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Carrie Preston, Jenn Lyon, Niecy Nash, and Judy Reyes in 'Claws' (TNT)

‘Claws’ Goes All-In in Season 3

When we last saw the erstwhile Nail Artisans of Manatee County — Queen Bee Desna (Niecy Nash), lifelong BFF Jenn (Jenn Lyon), chipper but troubled Polly (Carrie Preston), walking Instagram post Virginia (Karrueche Tran), and loyal, dependable Quiet Ann (Judy Reyes), they’d just had a hard-won triumph followed by sudden heartbreak.

After learning that her debonair husband-to-be Dr. Ruval (Jimmy Jean-Louis) was actually a Haitian crime boss plotting with the Russian Mafia to steal Desna’s nail salon — a front for laundering the proceeds of the Dixie Mafia’s pain management clinic on the other side of the strip mall — Desna and company turned the tables: Ruval’s plan to kill Desna on her wedding day ended with him falling to his death, Desna’s brother Dean (Harold Perrineau) killing her Russian boss Zlata (Franka Potente), who had been in cahoots with Ruval, the salon being repossessed by the cops as they rolled up the whole laundering operation, and Desna learning that her brand-new husband owned a casino, which Desna stood to inherit.

INTERVIEW: Carrie Preston and Judy Reyes Talk Season 3 of ‘Claws’

But that sudden taste of good fortune quickly turned sour, as a would-be assassin pulled up on a motorcycle and took a shot at Desna — and Virginia leaping into the line of fire to save her boss and mentor.

We return to Palmetto for season 3 to pick up the action at the hospital, as Virginia fights for her life and Desna wonders, having dispatched Mafias both Russian and Haitian, who might be left to try and take her out. Desna’s ex-booty call Roller (Jack Kesy), still smarting from learning that father figure/Dixie Mafia boss Uncle Daddy (Dean Norris, Breaking Bad) was the one who killed his father, is looking to reconnect with Desna, both by vowing to find her attacker and promising — by way of quoting some Jodeci lyrics — that he’s changed.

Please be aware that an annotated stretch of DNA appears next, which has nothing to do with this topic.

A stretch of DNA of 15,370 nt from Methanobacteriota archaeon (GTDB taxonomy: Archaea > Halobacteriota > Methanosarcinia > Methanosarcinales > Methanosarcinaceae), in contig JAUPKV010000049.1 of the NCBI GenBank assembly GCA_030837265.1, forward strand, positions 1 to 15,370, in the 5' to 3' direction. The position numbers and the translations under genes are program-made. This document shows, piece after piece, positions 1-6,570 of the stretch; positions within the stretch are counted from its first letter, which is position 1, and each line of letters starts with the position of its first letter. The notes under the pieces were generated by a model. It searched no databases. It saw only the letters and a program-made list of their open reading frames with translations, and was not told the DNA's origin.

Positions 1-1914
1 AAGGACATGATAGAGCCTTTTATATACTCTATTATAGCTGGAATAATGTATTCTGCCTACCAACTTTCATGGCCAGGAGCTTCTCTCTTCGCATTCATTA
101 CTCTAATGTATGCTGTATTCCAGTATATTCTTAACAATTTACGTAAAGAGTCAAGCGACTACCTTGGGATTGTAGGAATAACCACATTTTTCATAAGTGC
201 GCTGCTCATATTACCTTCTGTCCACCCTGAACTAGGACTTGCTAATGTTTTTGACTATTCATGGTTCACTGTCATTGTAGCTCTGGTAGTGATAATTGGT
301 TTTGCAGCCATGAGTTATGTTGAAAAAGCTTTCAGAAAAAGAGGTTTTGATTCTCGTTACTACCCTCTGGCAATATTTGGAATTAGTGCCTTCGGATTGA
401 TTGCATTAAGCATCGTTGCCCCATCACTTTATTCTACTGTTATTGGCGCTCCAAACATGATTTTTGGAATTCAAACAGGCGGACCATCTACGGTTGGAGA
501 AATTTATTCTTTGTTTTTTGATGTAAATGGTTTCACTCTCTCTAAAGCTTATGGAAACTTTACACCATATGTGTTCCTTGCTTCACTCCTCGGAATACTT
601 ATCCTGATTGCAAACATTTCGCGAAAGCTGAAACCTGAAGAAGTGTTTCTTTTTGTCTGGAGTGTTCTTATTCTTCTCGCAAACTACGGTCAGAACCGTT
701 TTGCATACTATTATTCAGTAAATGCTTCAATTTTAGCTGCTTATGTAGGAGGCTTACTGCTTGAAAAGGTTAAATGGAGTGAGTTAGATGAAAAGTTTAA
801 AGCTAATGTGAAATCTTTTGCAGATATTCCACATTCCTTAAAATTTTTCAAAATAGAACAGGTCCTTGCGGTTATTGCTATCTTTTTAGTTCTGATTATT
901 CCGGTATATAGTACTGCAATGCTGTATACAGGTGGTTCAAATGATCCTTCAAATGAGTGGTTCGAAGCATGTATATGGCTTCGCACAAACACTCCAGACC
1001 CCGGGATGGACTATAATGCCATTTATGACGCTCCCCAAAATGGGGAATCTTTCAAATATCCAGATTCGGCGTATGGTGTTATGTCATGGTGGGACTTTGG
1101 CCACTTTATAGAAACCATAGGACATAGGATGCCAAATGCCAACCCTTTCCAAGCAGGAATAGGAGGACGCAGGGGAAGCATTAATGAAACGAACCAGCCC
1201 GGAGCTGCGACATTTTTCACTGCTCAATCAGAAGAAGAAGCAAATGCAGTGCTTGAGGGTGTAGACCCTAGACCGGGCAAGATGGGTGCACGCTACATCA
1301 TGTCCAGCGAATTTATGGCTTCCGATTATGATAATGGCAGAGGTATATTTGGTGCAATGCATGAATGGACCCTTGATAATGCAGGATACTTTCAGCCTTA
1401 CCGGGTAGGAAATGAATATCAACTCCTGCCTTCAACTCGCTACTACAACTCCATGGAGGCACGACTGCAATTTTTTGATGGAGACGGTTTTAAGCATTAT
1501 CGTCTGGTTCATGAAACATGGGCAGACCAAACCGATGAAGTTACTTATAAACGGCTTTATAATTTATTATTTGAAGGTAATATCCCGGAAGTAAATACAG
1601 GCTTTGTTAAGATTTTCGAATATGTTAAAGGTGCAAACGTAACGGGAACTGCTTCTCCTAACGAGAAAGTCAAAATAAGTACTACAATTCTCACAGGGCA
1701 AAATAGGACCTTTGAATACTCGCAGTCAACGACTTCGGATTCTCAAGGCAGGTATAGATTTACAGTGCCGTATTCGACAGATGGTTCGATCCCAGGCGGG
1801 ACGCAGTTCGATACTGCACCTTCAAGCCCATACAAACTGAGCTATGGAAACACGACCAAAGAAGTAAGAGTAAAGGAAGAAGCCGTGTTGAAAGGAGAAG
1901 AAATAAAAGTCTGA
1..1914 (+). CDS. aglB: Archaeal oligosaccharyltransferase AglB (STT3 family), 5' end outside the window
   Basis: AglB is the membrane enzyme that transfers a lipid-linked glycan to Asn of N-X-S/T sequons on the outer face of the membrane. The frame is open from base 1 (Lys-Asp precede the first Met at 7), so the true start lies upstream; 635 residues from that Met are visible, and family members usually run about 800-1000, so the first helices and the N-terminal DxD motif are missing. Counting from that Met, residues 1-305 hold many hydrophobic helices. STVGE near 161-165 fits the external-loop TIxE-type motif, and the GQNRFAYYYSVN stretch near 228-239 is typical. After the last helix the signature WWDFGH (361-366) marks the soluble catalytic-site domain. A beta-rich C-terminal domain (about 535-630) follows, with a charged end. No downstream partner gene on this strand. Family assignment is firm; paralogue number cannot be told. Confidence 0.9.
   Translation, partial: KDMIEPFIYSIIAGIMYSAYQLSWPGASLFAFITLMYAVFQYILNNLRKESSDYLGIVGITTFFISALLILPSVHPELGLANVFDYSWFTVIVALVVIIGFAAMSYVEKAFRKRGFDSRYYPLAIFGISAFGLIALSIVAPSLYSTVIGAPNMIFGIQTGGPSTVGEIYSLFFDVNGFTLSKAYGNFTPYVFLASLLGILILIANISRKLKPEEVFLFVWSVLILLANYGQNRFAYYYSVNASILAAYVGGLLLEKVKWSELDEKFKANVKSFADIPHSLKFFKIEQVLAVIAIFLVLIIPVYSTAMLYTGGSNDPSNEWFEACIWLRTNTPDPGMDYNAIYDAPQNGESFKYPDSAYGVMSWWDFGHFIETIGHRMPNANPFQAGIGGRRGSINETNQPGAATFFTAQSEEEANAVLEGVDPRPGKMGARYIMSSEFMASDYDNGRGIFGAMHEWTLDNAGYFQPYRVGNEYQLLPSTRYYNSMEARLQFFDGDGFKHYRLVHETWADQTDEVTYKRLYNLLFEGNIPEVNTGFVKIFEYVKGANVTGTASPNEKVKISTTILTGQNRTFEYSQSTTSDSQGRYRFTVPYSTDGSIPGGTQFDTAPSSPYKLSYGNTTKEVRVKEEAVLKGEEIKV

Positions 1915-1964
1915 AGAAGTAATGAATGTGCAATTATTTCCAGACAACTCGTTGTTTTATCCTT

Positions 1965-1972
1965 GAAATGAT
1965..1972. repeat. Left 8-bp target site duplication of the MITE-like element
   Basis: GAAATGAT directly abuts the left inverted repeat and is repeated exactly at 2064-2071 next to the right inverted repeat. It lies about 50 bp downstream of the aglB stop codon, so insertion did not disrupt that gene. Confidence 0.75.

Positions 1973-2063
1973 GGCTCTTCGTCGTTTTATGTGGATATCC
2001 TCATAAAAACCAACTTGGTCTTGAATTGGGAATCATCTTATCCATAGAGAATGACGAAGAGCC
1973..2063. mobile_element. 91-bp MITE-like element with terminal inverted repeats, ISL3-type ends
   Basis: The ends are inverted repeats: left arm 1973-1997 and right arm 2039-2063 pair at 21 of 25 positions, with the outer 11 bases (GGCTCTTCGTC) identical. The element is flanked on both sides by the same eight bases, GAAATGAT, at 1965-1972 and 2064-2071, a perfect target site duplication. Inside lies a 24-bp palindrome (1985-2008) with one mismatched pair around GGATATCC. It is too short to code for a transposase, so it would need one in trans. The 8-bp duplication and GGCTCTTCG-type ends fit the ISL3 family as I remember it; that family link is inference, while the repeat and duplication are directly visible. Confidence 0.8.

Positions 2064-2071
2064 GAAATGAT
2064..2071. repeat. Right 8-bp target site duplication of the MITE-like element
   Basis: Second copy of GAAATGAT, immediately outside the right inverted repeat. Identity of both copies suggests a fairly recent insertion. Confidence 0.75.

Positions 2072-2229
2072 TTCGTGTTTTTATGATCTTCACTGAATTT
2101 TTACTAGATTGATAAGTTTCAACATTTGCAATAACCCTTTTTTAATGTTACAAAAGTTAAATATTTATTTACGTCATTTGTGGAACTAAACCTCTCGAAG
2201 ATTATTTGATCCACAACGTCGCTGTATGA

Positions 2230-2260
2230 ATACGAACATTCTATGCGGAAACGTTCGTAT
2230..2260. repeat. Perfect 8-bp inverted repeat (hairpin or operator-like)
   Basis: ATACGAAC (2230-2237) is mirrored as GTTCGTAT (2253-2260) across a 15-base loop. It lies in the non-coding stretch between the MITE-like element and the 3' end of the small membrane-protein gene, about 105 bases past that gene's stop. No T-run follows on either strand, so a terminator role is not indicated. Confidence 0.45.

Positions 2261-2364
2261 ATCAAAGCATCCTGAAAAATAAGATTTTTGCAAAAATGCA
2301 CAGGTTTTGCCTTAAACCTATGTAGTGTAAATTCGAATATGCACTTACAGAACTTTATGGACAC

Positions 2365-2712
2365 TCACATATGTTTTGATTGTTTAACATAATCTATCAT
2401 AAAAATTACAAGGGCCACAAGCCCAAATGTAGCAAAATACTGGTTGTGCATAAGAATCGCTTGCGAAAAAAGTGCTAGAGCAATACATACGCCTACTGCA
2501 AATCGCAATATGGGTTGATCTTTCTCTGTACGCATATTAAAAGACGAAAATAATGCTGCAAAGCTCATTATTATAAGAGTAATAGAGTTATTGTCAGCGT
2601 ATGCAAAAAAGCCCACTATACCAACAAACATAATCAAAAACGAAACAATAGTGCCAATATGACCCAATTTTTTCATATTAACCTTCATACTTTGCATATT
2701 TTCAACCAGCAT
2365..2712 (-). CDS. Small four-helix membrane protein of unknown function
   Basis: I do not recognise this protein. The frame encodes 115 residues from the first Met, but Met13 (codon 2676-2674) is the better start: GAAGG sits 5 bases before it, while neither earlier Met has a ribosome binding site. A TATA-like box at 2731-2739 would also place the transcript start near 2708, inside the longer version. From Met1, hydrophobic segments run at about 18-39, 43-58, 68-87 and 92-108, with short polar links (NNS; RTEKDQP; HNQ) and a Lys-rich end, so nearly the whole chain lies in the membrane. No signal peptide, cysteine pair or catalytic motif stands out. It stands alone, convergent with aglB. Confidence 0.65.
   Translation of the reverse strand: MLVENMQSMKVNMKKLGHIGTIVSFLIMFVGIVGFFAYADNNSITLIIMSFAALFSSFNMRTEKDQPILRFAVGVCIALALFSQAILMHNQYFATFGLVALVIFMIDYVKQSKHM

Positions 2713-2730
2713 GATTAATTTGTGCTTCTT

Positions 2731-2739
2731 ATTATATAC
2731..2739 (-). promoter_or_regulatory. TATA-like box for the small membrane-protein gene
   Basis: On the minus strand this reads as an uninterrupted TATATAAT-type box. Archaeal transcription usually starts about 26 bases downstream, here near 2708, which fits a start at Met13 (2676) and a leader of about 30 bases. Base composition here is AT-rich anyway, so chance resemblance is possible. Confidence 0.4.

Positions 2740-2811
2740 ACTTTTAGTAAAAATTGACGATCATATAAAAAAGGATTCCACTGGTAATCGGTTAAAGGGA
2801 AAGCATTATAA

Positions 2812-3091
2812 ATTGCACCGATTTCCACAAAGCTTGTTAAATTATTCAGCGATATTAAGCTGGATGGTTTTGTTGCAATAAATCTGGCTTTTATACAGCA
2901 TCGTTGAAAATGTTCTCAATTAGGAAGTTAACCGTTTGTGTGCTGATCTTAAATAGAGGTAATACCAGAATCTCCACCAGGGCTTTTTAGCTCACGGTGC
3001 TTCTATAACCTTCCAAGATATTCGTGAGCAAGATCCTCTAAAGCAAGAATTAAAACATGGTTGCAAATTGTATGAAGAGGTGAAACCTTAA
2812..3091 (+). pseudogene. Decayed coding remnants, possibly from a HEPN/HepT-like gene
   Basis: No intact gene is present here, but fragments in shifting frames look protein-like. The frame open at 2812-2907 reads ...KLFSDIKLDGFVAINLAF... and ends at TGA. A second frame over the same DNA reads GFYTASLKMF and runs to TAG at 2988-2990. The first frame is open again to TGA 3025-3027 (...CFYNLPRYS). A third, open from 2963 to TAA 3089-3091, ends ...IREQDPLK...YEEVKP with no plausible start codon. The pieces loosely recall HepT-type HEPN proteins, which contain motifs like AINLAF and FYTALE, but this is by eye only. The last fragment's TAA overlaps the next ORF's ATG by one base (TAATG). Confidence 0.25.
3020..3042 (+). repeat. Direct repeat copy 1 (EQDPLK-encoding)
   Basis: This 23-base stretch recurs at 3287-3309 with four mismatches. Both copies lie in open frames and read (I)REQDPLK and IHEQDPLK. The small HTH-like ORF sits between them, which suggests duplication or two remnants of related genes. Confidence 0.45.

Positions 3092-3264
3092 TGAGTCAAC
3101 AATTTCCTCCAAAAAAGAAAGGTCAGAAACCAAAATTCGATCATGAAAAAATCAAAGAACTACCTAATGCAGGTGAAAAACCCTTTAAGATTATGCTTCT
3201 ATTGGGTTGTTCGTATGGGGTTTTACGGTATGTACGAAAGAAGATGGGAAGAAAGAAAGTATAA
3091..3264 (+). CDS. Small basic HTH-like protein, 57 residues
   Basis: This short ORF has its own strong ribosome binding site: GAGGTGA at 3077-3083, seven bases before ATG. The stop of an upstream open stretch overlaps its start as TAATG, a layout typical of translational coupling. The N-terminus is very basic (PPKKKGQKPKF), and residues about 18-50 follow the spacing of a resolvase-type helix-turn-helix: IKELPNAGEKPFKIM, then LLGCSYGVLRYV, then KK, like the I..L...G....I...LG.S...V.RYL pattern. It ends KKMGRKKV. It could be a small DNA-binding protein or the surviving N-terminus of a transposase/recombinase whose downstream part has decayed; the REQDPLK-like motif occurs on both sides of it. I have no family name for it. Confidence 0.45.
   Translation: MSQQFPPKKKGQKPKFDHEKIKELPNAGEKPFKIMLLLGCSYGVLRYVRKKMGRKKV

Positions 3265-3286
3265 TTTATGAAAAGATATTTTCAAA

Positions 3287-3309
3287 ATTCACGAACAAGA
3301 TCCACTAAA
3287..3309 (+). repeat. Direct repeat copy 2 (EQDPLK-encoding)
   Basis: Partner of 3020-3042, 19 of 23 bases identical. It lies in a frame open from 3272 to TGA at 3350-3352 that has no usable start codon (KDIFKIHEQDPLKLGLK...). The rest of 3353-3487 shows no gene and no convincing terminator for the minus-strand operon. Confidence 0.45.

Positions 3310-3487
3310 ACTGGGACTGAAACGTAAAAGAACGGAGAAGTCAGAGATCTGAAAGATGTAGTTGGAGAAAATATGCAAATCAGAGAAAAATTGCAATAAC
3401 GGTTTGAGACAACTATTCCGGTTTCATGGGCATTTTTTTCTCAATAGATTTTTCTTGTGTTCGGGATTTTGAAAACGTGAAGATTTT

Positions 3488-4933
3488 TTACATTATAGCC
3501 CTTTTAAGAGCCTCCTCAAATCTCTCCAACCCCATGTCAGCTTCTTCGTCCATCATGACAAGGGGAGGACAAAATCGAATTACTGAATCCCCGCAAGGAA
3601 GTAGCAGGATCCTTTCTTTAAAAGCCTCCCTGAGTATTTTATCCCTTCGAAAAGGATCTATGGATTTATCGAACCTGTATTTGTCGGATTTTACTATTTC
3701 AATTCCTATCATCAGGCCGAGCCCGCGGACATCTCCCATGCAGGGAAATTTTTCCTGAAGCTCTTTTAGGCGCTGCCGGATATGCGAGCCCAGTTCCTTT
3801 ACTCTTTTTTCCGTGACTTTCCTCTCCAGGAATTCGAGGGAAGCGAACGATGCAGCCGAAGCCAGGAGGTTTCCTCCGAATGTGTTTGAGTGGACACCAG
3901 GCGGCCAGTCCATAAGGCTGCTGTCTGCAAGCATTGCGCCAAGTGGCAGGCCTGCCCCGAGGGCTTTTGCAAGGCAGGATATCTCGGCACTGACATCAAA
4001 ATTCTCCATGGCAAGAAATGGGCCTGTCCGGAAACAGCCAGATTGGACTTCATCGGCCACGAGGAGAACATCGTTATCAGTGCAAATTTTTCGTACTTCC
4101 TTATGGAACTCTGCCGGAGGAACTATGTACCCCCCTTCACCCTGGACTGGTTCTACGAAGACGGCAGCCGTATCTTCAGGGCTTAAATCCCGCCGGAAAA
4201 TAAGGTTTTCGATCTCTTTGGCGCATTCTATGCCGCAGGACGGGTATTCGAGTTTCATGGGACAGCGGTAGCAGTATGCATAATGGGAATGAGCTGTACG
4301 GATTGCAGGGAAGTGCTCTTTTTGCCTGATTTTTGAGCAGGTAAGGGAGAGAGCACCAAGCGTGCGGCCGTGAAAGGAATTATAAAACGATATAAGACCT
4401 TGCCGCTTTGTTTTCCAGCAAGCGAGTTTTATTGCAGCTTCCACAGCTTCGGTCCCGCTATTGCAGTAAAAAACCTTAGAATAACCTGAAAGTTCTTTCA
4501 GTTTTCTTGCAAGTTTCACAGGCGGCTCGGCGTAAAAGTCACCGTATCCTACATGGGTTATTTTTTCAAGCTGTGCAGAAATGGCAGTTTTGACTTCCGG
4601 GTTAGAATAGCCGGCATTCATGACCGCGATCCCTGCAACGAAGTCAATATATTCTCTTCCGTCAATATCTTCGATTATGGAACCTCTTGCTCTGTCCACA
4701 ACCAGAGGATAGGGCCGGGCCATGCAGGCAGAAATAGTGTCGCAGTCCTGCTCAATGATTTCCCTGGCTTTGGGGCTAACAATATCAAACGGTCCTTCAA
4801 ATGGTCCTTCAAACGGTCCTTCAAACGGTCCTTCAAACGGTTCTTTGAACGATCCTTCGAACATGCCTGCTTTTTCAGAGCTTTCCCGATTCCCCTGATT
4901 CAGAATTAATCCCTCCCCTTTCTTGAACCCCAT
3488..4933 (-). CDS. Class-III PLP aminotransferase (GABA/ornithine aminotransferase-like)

That’s not the only way that Claws largely resets to the status quo (while introducing new challenges): Desna quickly buys the salon back at police auction; Jenn and her husband Bryce (Kevin Rankin), who had left Palmetto for Tampa hoping to escape Uncle Daddy’s long shadow, soon find themselves drawn back to the fold, where complications soon arise with the father of one of Jenn’s children turning up fresh from prison; Ann is still heartbroken from another breakup with police detective Arlene (Suleka Mathew), but not immune to a quick driveby; Polly, who had checked herself into a voluntary psychiatric ward after suddenly recovering some traumatic memories about her deceased twin sister, simply walks out and comes back to the salon; and Virginia, who took a bullet in the face, walks away with two souvenirs — a bedazzled eyepatch, and a new sort of wisdom that has her dispensing good advice to everyone. “I see you all so clearly now!” she tells the others. “It’s kinda like the Clarendon filter on Instagram.”

Jenn Lyon Talks Playing A Real Woman, Going To Nail School For ‘Claws’

But if you think that means things are about to get dull, you haven’t been watching Claws. Desna’s inherited casino comes with two very big strings attached named Mac and Melba (Michael Horse and Rebecca Creskoff), Ruval’s creepy partners (in a nice character touch, Melba carries around a portable oxygen tank and mask that she frequently hits off of) who are very eager to buy Desna out. Desna’s autistic brother Dean, having killed Zlata in Desna’s defense, is entertaining increasingly disturbing revenge fantasies on Virginia’s behalf. And of course Desna and crew now have a casino to run, with Polly smoothly assuming the role (and dress, and speech pattern, and smart-girl glasses) of co-General Manager, Ann Head of Security, Jenn Head of Hospitality, and Virginia holding things down back at the salon, where Uncle Daddy is eager to resume laundering Oxy funds. And, oh yeah, we still need to figure out who shot at Desna.

This show has always been, at its core, a (highly sensationalized) study of female friendship, always ready to make room in its twisty crime plots for a fully choreographed dance number with the full cast, just because. The show is also making a point of inserting references to real-life class and racial tensions in Florida, to keep it somewhat grounded in the midst of all the over-the-top fun. If you’re looking for a new summer show, Claws is a perfect blend of silly and sincere — and if you’re already a fan, it’s as sharp as ever.

New episodes of Claws premiere at 9pm ET Sundays on TNT; recent episodes are available on demand.